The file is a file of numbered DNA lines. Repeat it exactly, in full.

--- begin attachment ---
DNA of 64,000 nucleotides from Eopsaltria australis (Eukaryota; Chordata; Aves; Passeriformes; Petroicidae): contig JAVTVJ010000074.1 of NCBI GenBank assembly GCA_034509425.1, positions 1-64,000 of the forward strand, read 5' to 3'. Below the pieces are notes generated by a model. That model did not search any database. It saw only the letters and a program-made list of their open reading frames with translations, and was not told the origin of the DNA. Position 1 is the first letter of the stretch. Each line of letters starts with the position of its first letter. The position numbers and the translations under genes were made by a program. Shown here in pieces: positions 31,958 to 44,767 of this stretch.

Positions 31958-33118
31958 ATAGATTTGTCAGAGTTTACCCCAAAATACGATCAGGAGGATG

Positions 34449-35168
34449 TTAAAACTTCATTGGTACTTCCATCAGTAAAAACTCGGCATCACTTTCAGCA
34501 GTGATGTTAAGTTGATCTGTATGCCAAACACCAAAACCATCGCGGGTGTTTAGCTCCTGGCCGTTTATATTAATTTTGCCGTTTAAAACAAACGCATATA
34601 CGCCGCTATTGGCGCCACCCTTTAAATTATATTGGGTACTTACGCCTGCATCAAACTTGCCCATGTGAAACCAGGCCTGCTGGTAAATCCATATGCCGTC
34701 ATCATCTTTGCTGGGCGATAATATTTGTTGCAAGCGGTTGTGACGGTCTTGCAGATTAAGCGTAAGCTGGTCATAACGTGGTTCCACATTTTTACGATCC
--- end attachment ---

DNA of 64,000 nucleotides from Eopsaltria australis (Eukaryota; Chordata; Aves; Passeriformes; Petroicidae): contig JAVTVJ010000074.1 of NCBI GenBank assembly GCA_034509425.1, positions 1-64,000 of the forward strand, read 5' to 3'. Below the pieces are notes generated by a model. That model did not search any database. It saw only the letters and a program-made list of their open reading frames with translations, and was not told the origin of the DNA. Position 1 is the first letter of the stretch. Each line of letters starts with the position of its first letter. The position numbers and the translations under genes were made by a program. Shown here in pieces: positions 31,958 to 44,767 of this stretch.

Positions 31958-33118
31958 ATAGATTTGTCAGAGTTTACCCCAAAATACGATCAGGAGGATG

Positions 34449-35168
34449 TTAAAACTTCATTGGTACTTCCATCAGTAAAAACTCGGCATCACTTTCAGCA
34501 GTGATGTTAAGTTGATCTGTATGCCAAACACCAAAACCATCGCGGGTGTTTAGCTCCTGGCCGTTTATATTAATTTTGCCGTTTAAAACAAACGCATATA
34601 CGCCGCTATTGGCGCCACCCTTTAAATTATATTGGGTACTTACGCCTGCATCAAACTTGCCCATGTGAAACCAGGCCTGCTGGTAAATCCATATGCCGTC
34701 ATCATCTTTGCTGGGCGATAATATTTGTTGCAAGCGGTTGTGACGGTCTTGCAGATTAAGCGTAAGCTGGTCATAACGTGGTTCCACATTTTTACGATCC